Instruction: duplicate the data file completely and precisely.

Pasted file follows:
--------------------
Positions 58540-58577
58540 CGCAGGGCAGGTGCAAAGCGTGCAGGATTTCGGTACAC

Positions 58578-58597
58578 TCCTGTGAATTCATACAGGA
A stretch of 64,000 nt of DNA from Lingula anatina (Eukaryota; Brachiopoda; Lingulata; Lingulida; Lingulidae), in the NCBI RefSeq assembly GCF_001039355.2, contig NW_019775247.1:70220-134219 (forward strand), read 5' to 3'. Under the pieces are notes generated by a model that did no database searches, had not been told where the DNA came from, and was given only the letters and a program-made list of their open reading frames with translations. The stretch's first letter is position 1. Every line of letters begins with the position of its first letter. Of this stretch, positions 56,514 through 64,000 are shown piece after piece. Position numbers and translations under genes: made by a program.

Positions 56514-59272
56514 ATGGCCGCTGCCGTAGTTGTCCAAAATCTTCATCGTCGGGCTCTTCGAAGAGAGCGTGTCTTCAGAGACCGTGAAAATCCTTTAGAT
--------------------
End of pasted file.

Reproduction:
Positions 58540-58577
58540 CGCAGGGCAGGTGCAAAGCGTGCAGGATTTCGGTACAC

Positions 58578-58597
58578 TCCTGTGAATTCATACAGGA
A stretch of 64,000 nt of DNA from Lingula anatina (Eukaryota; Brachiopoda; Lingulata; Lingulida; Lingulidae), in the NCBI RefSeq assembly GCF_001039355.2, contig NW_019775247.1:70220-134219 (forward strand), read 5' to 3'. Under the pieces are notes generated by a model that did no database searches, had not been told where the DNA came from, and was given only the letters and a program-made list of their open reading frames with translations. The stretch's first letter is position 1. Every line of letters begins with the position of its first letter. Of this stretch, positions 56,514 through 64,000 are shown piece after piece. Position numbers and translations under genes: made by a program.

Positions 56514-59272
56514 ATGGCCGCTGCCGTAGTTGTCCAAAATCTTCATCGTCGGGCTCTTCGAAGAGAGCGTGTCTTCAGAGACCGTGAAAATCCTTTAGAT